Advantages of using macro for BIT positions

This is a discussion on Advantages of using macro for BIT positions within the C Programming forums, part of the General Programming Boards category; Hello All, Are there any advantages of using a macro for bit positions over using a simple bit mask? The ...

  1. #1
    Registered User
    Join Date
    Jul 2008
    Location
    Cambridge, UK
    Posts
    5

    Advantages of using macro for BIT positions

    Hello All,
    Are there any advantages of using a macro for bit positions over using a simple bit mask?
    The only ones I can think of are:
    o not having magic numbers throughout your code.
    o readability.

    Are there any others?

    E.G.
    Code:
    #define BIT3    (0x1 <<3)
    ...
    uiData |= BIT3;
    instead of using a simple bit mask:

    Code:
    uiData |= 0x08;

    Regards,
    Don

  2. #2
    Kernel hacker
    Join Date
    Jul 2007
    Location
    Farncombe, Surrey, England
    Posts
    15,677
    Well, I don't see any DISADVANTAGE with it - it's easier to read "BIT3" than figure out that 8 is bit number three. And any decent compiler should be able to translate 1 << 3 into 8 at compile-time.

    More importantly, you may not want to call it "BIT3", but "EnableSoundBit" or some such, that indicates the purpose of setting this bit.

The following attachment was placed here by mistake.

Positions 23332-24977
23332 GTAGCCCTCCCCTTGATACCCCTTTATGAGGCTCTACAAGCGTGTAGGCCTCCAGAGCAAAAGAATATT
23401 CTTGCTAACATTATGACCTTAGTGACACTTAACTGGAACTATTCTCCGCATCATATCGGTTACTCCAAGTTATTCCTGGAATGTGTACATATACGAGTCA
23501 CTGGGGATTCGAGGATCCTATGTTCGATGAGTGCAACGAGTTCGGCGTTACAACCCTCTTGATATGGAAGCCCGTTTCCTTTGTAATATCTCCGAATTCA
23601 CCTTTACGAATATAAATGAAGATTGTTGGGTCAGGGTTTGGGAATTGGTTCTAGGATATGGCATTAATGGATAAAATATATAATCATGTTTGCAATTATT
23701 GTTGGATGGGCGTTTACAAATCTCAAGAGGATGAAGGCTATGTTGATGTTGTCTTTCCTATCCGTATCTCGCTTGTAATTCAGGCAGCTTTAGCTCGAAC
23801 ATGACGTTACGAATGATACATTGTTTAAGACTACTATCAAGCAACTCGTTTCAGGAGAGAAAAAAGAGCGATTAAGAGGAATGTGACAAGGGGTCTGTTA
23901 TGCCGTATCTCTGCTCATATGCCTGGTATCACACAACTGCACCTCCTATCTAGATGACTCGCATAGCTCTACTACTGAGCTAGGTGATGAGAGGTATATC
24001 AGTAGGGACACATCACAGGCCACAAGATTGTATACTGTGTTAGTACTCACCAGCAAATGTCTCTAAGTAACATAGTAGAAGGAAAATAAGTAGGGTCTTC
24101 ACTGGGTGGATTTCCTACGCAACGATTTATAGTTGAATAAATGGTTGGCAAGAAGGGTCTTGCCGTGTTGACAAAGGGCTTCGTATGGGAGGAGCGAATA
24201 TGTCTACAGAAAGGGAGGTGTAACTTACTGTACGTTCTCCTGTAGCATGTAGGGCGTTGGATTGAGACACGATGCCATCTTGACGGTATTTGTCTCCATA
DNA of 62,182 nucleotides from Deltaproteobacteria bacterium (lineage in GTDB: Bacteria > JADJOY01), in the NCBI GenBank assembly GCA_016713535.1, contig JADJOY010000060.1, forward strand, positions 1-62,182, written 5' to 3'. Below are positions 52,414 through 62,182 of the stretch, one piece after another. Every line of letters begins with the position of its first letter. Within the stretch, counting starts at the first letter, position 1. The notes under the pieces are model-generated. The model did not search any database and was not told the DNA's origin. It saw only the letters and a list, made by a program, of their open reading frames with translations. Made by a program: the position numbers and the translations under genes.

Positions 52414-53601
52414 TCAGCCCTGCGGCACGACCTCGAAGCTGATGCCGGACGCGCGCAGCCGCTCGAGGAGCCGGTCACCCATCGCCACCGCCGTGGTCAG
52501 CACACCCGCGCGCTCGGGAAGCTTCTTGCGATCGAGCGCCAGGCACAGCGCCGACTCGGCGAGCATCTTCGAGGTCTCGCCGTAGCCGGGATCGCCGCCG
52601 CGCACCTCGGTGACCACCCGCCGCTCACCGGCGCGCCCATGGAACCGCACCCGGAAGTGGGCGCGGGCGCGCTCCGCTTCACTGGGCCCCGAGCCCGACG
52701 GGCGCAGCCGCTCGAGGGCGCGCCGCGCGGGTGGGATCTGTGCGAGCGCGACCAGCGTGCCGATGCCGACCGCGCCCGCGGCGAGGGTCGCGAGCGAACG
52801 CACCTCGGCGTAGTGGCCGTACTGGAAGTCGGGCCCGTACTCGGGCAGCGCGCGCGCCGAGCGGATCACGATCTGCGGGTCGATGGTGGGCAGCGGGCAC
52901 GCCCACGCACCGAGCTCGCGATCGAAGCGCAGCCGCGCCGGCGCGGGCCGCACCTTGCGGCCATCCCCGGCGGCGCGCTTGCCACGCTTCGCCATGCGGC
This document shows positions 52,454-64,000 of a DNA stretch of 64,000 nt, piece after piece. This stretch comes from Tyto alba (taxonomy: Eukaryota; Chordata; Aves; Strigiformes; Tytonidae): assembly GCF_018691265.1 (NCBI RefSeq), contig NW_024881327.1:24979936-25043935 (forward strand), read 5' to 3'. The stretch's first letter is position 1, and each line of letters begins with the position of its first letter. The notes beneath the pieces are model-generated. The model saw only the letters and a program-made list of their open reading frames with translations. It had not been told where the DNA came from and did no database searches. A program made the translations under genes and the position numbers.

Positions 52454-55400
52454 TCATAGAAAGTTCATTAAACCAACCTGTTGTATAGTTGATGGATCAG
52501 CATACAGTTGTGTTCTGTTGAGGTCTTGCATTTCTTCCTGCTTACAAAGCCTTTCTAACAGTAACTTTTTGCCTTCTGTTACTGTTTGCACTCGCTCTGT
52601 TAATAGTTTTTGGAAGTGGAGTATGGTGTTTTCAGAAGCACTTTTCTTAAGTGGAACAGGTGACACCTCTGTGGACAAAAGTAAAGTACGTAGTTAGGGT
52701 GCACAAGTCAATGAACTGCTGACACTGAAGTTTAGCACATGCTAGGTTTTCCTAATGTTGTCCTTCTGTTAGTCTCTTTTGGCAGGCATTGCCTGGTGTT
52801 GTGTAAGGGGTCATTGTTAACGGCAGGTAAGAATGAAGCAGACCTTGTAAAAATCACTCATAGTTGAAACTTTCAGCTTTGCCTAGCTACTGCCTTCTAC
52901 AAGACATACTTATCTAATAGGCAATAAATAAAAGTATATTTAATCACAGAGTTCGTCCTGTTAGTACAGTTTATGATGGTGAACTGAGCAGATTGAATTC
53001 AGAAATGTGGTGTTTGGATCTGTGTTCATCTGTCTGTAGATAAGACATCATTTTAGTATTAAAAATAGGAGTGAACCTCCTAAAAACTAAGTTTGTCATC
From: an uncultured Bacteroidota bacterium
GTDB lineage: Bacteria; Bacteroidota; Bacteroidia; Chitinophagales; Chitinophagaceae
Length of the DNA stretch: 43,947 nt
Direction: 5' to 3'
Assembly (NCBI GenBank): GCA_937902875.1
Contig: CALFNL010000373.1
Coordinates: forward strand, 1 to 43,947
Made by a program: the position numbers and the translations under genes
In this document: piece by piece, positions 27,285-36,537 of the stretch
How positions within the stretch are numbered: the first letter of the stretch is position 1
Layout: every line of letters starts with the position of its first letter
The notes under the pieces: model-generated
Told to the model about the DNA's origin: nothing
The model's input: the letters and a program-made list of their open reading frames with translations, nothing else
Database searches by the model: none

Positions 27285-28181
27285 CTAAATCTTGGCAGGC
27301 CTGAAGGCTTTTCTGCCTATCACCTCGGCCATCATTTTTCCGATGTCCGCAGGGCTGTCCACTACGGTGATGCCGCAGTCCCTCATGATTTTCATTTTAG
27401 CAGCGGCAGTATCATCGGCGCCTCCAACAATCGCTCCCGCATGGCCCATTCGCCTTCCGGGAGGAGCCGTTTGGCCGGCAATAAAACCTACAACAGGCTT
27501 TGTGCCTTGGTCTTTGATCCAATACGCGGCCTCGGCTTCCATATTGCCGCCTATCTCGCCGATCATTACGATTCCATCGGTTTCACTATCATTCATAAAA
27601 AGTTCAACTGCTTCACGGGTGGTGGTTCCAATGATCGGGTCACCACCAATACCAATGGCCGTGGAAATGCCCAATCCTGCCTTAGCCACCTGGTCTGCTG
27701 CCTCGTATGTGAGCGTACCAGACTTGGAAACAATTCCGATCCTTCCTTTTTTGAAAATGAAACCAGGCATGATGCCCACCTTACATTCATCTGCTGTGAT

--
    Mats
    Compilers can produce warnings - make the compiler programmers happy: Use them!
    Please don't PM me for help - and no, I don't do help over instant messengers.

  3. #3
    Registered User
    Join Date
    Jul 2008
    Location
    Cambridge, UK
    Posts
    5
    Hi Mats,
    Cheers for the fast response.

    More importantly, you may not want to call it "BIT3", but "EnableSoundBit" or some such, that indicates the purpose of setting this bit.
    I want to use a set of macros for generic bit setting, hence the use of "BIT3". Would I be better off with a "BIT(x)" macro?

    Don

  4. #4
    Kernel hacker
    Join Date
    Jul 2007
    Location
    Farncombe, Surrey, England
    Posts
    15,677
    Quote Originally Posted by donmorr View Post
    I want to use a set of macros for generic bit setting, hence the use of "BIT3". Would I be better off with a "BIT(x)" macro?

    Don
    But why would you want to generically set bit X? Normally when you want to set individual bits in a some integer type, it's because they mean something. Or are you planning to do something like a bitmap to keep track of (say) which squares on a chessboard have pieces on them?

    Yes, you can have BIT(x) which translates to (1 << (x)) [don't forget those parenthesis, as << is one of the nasty ones for precedence, so you want to make sure you get what you expect].

    Of coruse, you can then use
    #define EnableSoundBit BIT(3)


    --
    Mats
    Compilers can produce warnings - make the compiler programmers happy: Use them!
    Please don't PM me for help - and no, I don't do help over instant messengers.

  5. #5
    Registered User
    Join Date
    Jul 2008
    Location
    Cambridge, UK
    Posts
    5
    But why would you want to generically set bit X?
    I work in embedded, so the ability to maniputale a particular 'generic' bit is quite useful. I would like to have a standard approach for doing this within our project.

    don't forget those parenthesis..
    Ahh, cheers for pointing that out :-)


    Don

  6. #6
    Kernel hacker